“Lyrical and gorgeously written, Brown’s memorable outing does justice to a complicated web of issues.” — Publishers Weekly

Gregory Brown is the author of the novel, The Lowering Days, which has been translated into multiple languages, was a Publishers Marketplace Buzz Book, a Goodreads Best Debut Novel, a Library Journal Best Debut Novel, longlisted for the VCU Cabell First Novelist Award, and won an AudioFile Magazine Earphones award.

His short stories have appeared in several publications, including Tin House, Alaska Quarterly Review, Shenandoah, Epoch, and Narrative Magazine, where he was a winner of the 30Below Prize. His essays and criticism have appeared in The New York Times, LitHub, The Millions, The Chicago Tribune, The Rumpus, American Short Fiction, and other publications.

A graduate of the Thomas College, Columbia University, and the Iowa Writers’ Workshop, where he was a Teaching-Writing Fellow, his work has been supported by fellowships and awards from MacDowell, the Maine Arts Commission, the Bread Loaf Writers’ Conference, the Napa Valley Writers’ Conference, and the Sewanee Writers’ Conference.

He’s based in Maine, on unceded Wabanaki territory, where he grew up and lives with his daughter, spouse, and many dogs.

Gregory's Featured Titles

The Lowering Days: A Novel

Harper Perennial |
Fiction

“In The Lowering Days Gregory Brown gives us a lush, almost mythic portrait of a very specific place and time that feels all the more universal for its singularity. There’s magic here.” —Richard Russo, Pulitzer Prize–winning author of Empire Falls and Chances Are

A promising literary star makes his debut with this emotionally powerful saga, set in 1980s Maine, that explores family love, the power of myths and storytelling, survival and environmental exploitation, and the ties between cultural identity and the land we live on

If you paid attention, you could see the entire unfolding of human history in a story . . .

Growing up, David Almerin Ames and his brothers, Link and Simon, believed the wild patch of Maine where they lived along the Penobscot River belonged to them. Running down the state like a spine, the river shared its name with the people of the Penobscot Nation, whose ancestral territory included the entire Penobscot watershed—the land upon which the Ames family eventually made their home.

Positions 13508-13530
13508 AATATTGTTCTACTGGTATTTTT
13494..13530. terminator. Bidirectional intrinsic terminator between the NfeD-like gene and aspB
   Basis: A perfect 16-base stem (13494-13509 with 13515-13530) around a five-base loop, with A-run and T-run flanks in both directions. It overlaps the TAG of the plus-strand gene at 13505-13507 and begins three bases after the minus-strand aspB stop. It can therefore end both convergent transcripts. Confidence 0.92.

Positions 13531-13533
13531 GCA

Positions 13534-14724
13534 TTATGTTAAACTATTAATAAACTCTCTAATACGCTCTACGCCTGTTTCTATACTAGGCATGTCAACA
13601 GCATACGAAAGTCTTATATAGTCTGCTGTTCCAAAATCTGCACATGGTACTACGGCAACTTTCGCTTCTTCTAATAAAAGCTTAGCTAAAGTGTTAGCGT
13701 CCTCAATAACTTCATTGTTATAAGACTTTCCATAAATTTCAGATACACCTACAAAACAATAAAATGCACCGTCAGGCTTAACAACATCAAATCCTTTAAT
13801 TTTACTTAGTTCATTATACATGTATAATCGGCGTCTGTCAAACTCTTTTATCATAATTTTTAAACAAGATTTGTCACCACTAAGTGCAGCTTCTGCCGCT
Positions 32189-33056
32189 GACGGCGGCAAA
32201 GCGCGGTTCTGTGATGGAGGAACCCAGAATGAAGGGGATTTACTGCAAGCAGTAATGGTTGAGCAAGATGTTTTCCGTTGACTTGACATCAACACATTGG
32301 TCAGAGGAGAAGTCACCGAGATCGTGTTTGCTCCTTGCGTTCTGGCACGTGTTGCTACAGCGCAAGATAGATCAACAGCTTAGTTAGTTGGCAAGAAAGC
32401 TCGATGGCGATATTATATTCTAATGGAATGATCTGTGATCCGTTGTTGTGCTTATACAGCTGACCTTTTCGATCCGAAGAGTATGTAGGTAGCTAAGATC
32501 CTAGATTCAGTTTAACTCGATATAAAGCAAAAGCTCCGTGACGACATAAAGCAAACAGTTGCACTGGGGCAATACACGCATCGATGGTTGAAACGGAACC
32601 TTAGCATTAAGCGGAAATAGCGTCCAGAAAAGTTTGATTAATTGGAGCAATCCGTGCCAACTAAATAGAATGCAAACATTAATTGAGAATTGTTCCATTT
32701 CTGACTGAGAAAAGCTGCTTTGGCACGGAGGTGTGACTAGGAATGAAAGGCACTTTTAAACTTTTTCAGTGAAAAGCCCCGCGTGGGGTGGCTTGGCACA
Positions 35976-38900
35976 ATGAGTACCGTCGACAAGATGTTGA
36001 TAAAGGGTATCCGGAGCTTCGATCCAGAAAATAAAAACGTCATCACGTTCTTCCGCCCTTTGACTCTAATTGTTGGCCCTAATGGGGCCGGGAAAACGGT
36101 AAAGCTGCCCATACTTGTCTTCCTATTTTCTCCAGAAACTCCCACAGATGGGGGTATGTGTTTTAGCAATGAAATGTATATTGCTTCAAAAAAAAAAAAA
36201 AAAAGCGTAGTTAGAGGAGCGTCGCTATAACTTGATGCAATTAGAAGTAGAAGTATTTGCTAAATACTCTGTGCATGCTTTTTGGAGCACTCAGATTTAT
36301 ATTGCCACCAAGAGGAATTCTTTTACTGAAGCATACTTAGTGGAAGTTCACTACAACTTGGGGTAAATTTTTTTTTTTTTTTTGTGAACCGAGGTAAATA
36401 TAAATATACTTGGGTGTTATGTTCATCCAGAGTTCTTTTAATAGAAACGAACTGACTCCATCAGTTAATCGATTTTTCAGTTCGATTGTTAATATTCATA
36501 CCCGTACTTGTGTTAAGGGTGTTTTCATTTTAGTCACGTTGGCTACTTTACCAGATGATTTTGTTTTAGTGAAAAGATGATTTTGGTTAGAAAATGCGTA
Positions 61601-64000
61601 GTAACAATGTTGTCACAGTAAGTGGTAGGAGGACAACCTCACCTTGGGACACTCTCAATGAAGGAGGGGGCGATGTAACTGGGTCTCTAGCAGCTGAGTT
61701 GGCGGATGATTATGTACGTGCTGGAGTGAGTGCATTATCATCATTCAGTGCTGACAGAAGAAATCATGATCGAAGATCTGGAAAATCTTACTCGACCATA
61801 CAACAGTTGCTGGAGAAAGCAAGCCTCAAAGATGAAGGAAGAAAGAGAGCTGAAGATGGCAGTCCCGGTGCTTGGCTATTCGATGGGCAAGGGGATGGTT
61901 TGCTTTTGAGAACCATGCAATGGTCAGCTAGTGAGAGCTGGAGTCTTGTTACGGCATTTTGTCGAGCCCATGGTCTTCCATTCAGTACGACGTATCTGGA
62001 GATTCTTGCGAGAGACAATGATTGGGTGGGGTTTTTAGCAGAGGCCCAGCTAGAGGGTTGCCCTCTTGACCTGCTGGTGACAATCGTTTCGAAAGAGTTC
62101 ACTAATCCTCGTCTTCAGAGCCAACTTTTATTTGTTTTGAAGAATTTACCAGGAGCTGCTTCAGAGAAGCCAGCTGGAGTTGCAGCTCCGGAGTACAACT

The brothers’ affinity for the natural world derives from their iconoclastic parents, Arnoux, a romantic artist and Vietnam War deserter who builds boats by hand, and Falon, an activist journalist who runs The Lowering Days, a community newspaper which gives equal voice to indigenous and white issues.

But the boys’ childhood reverie is shattered when a bankrupt paper mill, once the Penobscot Valley’s largest employer, is burned to the ground on the eve of potentially reopening. As the community grapples with the scope of the devastation, Falon receives a letter from a Penobscot teenager confessing to the crime—an act of justice for a sacred river under centuries of assault.

For the residents of the Penobscot Valley, the fire reveals a stark truth. For many, the mill is a lifeline, providing working class jobs they need to survive. Within the Penobscot Nation, the mill is a bringer of death, spewing toxic chemicals and wastewater products that poison the river’s fish and plants.

As the divide within the community widens, the building anger and resentment explodes in tragedy, wrecking the lives of David and those around him.

Evocative and atmospheric, pulsating with the rhythms of the natural world, The Lowering Days is a meditation on the flow and weight of history, the power and fragility of love, the dangerous fault lines underlying families, and the enduring land where stories are created and told.

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What’s the Story of Your Place? Home in Fiction.

This talk explores the power of place in our lives and how we channel that power into fiction. It explores how place informs or lives and how we inform place as well. It looks at the interaction between people and their landscapes in regard to industry, values, and art. And it considers home as more than just a location, but an emotional value and identity crux we all need.

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Unpacking Our Inherited Colonialism

This is a talk I like to give about how non-indigenous people can look deeper at the patterns of colonization we’ve inherited—everything from the place names we use, to how we talk about food, to how we approach ideas of justice (punitive versus restorative)—learn how to contradict those patterns, and better support indigenous sovereignty and self-determination to become stronger allies and advocates.